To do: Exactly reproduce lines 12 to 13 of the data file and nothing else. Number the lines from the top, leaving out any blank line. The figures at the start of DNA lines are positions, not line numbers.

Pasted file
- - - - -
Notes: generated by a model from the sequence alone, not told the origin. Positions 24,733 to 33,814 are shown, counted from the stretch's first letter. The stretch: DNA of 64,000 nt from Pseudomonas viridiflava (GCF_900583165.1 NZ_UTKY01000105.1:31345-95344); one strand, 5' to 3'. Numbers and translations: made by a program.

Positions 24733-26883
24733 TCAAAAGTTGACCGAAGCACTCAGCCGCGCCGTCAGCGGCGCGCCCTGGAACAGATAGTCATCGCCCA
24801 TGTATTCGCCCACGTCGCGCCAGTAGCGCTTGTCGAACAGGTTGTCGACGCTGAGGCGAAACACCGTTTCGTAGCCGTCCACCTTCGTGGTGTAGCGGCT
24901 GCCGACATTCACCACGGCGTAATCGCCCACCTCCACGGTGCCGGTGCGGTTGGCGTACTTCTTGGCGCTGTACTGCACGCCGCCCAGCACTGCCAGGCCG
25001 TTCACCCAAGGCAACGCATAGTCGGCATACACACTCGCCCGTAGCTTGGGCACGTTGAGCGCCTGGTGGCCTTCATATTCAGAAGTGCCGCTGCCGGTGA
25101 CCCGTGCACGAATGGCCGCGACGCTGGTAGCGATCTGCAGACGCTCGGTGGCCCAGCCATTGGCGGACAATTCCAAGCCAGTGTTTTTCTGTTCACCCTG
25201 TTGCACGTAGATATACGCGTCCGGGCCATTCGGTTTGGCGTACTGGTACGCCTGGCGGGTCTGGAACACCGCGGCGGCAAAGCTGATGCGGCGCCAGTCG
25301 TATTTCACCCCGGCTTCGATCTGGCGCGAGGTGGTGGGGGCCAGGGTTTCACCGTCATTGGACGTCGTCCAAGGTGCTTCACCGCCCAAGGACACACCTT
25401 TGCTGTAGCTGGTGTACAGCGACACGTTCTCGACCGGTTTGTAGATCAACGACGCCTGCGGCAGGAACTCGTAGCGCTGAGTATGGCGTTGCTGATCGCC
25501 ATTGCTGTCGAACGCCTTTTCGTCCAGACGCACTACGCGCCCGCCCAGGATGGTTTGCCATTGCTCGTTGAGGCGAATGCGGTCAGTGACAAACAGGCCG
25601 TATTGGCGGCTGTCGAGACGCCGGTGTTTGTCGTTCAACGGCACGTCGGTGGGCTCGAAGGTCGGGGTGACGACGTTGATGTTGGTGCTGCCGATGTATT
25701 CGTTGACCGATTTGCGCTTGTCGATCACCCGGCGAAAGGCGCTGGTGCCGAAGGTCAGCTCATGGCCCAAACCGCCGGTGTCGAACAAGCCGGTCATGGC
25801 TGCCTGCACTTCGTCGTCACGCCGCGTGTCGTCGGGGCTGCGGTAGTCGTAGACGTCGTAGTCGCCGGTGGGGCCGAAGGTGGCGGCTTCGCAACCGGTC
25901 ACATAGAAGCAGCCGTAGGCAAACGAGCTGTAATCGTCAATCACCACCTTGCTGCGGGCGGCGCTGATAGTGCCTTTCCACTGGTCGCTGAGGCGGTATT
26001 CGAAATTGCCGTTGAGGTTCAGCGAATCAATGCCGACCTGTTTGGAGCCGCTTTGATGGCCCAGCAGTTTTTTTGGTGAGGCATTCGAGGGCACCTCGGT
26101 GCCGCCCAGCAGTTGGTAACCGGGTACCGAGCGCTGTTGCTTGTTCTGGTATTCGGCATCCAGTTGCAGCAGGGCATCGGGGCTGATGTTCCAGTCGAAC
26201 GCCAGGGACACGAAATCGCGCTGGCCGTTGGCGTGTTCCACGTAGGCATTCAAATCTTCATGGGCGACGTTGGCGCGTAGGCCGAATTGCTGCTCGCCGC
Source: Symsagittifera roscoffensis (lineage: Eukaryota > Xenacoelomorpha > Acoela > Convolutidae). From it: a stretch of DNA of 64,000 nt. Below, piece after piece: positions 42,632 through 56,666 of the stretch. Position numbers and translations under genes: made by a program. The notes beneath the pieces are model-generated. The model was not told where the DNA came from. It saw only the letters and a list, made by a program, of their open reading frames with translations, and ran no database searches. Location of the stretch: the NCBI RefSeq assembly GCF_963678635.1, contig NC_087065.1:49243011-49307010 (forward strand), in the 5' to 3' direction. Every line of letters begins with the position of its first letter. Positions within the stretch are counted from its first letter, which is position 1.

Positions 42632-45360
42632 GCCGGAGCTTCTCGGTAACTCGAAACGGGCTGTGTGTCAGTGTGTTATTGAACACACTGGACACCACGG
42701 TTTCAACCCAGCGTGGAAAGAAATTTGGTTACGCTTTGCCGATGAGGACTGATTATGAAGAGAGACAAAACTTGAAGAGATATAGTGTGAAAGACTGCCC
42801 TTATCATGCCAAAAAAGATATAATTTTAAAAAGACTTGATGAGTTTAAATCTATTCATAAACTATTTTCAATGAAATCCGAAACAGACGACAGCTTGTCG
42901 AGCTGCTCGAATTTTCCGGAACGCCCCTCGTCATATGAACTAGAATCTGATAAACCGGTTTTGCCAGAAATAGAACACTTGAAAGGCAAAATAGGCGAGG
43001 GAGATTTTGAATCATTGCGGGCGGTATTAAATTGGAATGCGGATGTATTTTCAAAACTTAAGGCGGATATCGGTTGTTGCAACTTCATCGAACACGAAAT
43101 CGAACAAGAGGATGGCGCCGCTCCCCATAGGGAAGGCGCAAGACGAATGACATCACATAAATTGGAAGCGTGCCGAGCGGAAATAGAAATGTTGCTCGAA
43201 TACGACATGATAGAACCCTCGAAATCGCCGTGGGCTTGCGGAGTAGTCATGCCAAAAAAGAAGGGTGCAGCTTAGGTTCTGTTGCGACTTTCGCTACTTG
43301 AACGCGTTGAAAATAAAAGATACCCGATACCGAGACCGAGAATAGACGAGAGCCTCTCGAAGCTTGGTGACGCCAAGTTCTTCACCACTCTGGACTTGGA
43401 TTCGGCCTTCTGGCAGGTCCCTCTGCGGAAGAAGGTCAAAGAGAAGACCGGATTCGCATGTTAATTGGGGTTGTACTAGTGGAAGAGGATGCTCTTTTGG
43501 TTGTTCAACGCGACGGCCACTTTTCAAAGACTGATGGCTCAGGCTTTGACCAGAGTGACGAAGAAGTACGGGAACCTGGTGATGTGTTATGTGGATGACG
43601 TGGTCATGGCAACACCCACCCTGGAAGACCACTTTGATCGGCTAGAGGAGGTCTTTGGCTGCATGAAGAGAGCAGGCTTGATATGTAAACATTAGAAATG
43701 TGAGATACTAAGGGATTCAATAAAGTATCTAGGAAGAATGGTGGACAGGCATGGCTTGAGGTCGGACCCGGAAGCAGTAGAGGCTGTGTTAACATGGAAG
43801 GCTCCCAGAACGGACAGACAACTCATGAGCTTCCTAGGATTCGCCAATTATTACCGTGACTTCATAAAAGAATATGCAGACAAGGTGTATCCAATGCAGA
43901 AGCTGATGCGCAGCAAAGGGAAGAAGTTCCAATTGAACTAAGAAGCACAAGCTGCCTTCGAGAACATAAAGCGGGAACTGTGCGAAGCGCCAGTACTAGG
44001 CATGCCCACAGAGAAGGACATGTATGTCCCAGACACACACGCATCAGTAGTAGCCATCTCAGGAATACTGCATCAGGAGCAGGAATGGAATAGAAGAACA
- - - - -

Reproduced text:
25601 TATTGGCGGCTGTCGAGACGCCGGTGTTTGTCGTTCAACGGCACGTCGGTGGGCTCGAAGGTCGGGGTGACGACGTTGATGTTGGTGCTGCCGATGTATT
25701 CGTTGACCGATTTGCGCTTGTCGATCACCCGGCGAAAGGCGCTGGTGCCGAAGGTCAGCTCATGGCCCAAACCGCCGGTGTCGAACAAGCCGGTCATGGC